Can My Dog Eat Peaches?
Peaches provide many health benefits, and they’re also incredibly delicious. They’re sweet, juicy, and healthy—the perfect summer snack. This fruit is so mouthwatering that you want to give your canine best friend a taste. You’re wondering, “Can my dog eat peaches?”
As a pet owner, you want to share amazing things with your valued furry companions. You want your dog to experience this incredible treat, and it’s perfectly normal to be curious about it. In fact, it’s great that you’re doing your research first before making a decision that can affect your dog’s wellbeing.
Can Dogs Eat Peaches?
The quick and simple answer to this question would be yes. Peaches are filled with minerals like magnesium and potassium, as well as vitamins E, A, and C. They’re also low in calories and high in fiber, which is good for your dog’s stomach.
These nutrients can be beneficial for your dog. However, there are some things you need to consider before giving your dog a peach treat. Peaches can be a healthy snack, but they can harm your dog if you don’t serve them properly.
How to Serve Peaches to Your Dog Safely
To ensure your dog’s safety, take note of these guidelines on how to properly serve peaches:
- Wash peaches thoroughly before serving them to your dog.
- Only buy fresh and organic peaches because some produce may have pesticides on them, which can be toxic to your dogs.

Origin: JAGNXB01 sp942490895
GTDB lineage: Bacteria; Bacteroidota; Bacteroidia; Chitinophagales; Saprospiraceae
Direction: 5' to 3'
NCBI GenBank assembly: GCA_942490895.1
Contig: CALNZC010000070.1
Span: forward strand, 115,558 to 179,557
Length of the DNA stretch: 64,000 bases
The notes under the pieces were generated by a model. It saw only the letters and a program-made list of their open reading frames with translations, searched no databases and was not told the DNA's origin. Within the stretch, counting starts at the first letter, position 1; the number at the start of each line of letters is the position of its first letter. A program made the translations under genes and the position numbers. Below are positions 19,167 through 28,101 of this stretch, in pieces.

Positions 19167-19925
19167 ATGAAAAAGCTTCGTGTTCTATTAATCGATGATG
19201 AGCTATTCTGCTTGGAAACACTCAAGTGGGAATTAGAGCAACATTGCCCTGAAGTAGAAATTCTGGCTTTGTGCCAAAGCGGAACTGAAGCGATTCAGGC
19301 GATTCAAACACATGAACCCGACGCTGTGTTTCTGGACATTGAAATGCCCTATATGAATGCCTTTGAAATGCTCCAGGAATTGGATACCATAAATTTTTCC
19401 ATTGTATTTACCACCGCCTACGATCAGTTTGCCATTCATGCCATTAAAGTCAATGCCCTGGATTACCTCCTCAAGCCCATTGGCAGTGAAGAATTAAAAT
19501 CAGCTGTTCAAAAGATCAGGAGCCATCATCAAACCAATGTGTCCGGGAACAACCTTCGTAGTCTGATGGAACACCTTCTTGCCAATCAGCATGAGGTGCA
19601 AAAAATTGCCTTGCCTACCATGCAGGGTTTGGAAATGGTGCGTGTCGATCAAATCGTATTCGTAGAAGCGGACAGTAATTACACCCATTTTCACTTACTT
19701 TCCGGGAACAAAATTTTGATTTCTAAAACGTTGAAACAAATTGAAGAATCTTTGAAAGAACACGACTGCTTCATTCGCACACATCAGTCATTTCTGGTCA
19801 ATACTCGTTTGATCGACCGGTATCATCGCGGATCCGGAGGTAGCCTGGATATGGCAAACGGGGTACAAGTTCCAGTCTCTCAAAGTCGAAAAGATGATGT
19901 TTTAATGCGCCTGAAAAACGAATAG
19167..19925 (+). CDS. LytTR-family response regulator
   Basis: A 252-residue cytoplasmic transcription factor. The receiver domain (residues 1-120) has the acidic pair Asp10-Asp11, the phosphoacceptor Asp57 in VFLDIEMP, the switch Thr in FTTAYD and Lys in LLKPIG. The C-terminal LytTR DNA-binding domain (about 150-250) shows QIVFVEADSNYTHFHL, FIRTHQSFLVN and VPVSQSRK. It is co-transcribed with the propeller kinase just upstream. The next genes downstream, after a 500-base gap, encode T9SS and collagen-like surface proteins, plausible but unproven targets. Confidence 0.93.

- Get rid of the peach pit, leaves, and stem, before feeding them to your dogs. They contain amygdalin cyanide that is poisonous to canines.
- Don’t give your dogs peaches regularly and treat it as an occasional snack. Too much peach can give them an upset stomach due to its high sugar content.
- Don’t serve your dog canned peaches, peach jams, and other peach preservatives because they might have added sugar, which is terrible for them.
- If your dog has diabetes, it would be best if you don’t serve them peaches at all.
- Serve the peaches little by little at first, and watch for any allergic reactions before giving your dog more
Are There Any Circumstances That Peaches Can Be Bad for Dogs?
As stated above, peaches can be bad for your dog if not served properly. That’s because they have high sugar levels, which can be terrible for your dog if not served in moderate amounts.
Aside from that, peaches also have a rocky, solid seed (the stone) at the center, which is big enough to be a choking hazard for your dog. Peach stones can block your dog’s gastrointestinal tract, which can be fatal.
Plus, peach stones have traces of amygdalin, which could cause Peach Pit Poisoning if consumed by your dog in large amounts. Peach leaves and stems also contain amygdalin, so it’s crucial to remove them before serving this fruit to your dog.
Amygdalin is commonly found in plants and fruit seeds, including peaches. It slows down the enzymes responsible for transporting oxygen through your dog’s blood.
Peach Pit Poisoning symptoms include seizures, swelling and pain in the abdomen, excessive drooling, vomiting, and diarrhea. If you observe some of these symptoms in your dog, it’s best to contact your veterinarian immediately.